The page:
What a Good Yoga Teacher will Tell You

What a Good Yoga Teacher will Tell You! A good teacher will tell you that yoga is the journey toward finding the inner you. Yoga is only yoga, so long as it is yours. So long as it brings you to a deeper understanding of yourself. A good teacher will tell you not to idealize or imitate him; to learn his methods and then over time make it yours. A good teacher will show you the way toward yourself, not to being codependent on their wisdom and expertise. Your yoga practice is your own. It’s not about idealizing, fantasizing, or romanticizing the practice of another teacher. Stay on your own path. Half the work is staying true to ourselves, in spite of the distraction of the spiritual marketplace around us. Be in your body, in your mind, in your heart––and care for yourself wisely. Be self-assured that you are as brilliant and magnificant as anyone else, and that your journey is equally worthy of love. Know that yours is a story worth telling. Believe in …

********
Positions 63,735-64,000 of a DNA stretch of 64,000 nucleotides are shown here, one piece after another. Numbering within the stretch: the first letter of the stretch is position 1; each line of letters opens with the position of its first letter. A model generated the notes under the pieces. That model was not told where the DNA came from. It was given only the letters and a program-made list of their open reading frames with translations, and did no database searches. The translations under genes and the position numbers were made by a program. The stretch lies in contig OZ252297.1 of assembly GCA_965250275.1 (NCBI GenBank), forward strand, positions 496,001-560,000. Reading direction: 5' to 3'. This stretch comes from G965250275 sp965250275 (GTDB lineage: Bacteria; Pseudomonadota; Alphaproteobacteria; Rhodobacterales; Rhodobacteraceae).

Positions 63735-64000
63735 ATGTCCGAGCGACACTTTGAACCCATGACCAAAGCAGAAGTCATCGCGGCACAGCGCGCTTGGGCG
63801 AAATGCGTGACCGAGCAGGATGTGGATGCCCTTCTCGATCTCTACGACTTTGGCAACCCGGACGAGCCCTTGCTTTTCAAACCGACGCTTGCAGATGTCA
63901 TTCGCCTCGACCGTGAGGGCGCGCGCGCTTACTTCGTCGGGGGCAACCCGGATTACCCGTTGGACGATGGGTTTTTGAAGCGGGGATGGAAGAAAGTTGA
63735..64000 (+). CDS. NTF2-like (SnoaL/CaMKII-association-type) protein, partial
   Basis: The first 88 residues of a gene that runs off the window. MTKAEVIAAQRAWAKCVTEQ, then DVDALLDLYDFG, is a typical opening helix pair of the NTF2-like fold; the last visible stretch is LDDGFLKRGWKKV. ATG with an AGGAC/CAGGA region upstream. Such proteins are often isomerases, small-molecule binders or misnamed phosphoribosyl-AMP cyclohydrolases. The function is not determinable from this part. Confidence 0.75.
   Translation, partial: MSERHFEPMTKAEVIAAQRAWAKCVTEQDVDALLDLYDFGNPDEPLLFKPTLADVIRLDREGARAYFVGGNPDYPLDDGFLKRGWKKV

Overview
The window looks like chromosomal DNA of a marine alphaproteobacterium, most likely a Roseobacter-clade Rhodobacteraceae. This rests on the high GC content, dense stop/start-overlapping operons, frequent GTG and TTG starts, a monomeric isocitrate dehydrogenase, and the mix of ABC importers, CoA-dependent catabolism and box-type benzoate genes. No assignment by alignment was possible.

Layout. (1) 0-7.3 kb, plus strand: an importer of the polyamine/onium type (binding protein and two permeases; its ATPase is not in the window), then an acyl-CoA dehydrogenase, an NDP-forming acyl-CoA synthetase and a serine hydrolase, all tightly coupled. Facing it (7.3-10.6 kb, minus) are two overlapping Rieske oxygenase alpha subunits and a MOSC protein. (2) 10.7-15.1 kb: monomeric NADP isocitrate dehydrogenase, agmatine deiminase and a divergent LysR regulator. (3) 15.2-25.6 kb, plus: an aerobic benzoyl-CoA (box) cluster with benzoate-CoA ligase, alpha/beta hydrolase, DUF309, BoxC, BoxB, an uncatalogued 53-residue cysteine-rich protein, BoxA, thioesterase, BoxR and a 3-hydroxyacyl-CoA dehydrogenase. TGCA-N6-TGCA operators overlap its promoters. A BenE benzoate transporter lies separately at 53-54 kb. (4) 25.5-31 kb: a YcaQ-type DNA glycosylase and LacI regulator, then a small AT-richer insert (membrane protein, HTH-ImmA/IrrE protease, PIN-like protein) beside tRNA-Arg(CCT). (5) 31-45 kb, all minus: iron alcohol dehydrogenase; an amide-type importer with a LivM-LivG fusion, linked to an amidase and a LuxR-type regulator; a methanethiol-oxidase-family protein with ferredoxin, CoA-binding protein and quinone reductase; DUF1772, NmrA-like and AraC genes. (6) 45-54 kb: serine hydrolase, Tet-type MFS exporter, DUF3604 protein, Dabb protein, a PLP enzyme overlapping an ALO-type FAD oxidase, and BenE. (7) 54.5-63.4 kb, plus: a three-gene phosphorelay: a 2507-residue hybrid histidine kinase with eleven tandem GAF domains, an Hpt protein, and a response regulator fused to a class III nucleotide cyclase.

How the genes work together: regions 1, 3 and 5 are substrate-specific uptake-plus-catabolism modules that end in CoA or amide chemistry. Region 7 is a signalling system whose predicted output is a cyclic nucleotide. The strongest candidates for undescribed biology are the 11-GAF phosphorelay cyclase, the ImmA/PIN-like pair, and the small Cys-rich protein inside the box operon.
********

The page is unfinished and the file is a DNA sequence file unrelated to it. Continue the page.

Stretching: The Truth.

WHEN DUANE KNUDSON, a professor of kinesiology at California State University, Chico, looks around campus at athletes warming up before practice, he sees one dangerous mistake after another. “They’re stretching, touching their toes. . . . ” He sighs. “It’s discouraging.” If you’re like most of us, you were taught the importance of warm-up exercises back in grade school, and you’ve likely continued with pretty much the same routine ever since. Science, however, has moved on. Researchers now believe that some of the more entrenched elements of many athletes’ warm-up regimens are not only a waste of time but actually bad for you. The old presumption that holding a stretch for 20 to 30 seconds — known as static stretching — primes muscles for a workout is dead wrong. It actually weakens them. In a recent study conducted at the University of Nevada, Las Vegas, athletes generated less force from their leg muscles after static stretching than they did after not stretching at all. Other studies have found that this stretching decreases muscle strength by …

Hyperextended Knee in Yoga!